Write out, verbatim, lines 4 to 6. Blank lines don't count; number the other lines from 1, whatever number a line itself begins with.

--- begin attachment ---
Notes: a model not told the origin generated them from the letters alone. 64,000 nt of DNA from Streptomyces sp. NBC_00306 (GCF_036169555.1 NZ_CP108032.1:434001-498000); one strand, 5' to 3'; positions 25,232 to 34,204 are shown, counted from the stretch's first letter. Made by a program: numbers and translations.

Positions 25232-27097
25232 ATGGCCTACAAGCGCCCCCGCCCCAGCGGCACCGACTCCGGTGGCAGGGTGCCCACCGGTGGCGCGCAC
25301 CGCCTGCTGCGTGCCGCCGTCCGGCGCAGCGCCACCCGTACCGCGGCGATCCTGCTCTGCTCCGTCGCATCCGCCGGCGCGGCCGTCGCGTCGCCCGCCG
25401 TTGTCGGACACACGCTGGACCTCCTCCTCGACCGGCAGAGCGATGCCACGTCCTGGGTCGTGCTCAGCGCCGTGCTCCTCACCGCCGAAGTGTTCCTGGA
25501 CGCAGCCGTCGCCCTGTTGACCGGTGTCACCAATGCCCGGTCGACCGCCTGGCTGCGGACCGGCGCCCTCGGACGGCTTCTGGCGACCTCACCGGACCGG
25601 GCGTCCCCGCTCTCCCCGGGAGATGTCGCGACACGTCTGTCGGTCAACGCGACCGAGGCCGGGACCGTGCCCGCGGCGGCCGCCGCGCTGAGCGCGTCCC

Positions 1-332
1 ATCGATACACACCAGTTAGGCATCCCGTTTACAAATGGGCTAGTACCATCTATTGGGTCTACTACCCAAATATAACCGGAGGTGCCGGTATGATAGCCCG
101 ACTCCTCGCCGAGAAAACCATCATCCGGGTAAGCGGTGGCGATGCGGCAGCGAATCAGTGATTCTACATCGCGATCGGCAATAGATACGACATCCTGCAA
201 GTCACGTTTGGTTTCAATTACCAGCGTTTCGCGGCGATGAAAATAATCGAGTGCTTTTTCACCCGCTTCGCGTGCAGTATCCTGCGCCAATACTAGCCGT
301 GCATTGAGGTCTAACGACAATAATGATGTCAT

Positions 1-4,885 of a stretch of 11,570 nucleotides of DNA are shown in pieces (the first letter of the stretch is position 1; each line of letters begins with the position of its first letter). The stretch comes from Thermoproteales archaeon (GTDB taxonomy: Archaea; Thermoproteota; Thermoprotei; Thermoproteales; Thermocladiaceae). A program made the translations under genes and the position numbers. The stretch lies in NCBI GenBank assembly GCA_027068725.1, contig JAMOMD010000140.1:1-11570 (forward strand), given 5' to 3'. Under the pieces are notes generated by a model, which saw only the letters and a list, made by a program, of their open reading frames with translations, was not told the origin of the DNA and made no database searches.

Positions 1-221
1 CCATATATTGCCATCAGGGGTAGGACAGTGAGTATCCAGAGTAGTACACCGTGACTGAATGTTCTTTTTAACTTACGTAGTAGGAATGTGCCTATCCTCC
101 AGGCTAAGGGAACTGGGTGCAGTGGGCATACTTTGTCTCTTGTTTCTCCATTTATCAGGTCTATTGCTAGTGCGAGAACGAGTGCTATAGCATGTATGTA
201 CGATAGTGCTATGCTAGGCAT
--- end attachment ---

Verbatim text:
25301 CGCCTGCTGCGTGCCGCCGTCCGGCGCAGCGCCACCCGTACCGCGGCGATCCTGCTCTGCTCCGTCGCATCCGCCGGCGCGGCCGTCGCGTCGCCCGCCG
25401 TTGTCGGACACACGCTGGACCTCCTCCTCGACCGGCAGAGCGATGCCACGTCCTGGGTCGTGCTCAGCGCCGTGCTCCTCACCGCCGAAGTGTTCCTGGA
25501 CGCAGCCGTCGCCCTGTTGACCGGTGTCACCAATGCCCGGTCGACCGCCTGGCTGCGGACCGGCGCCCTCGGACGGCTTCTGGCGACCTCACCGGACCGG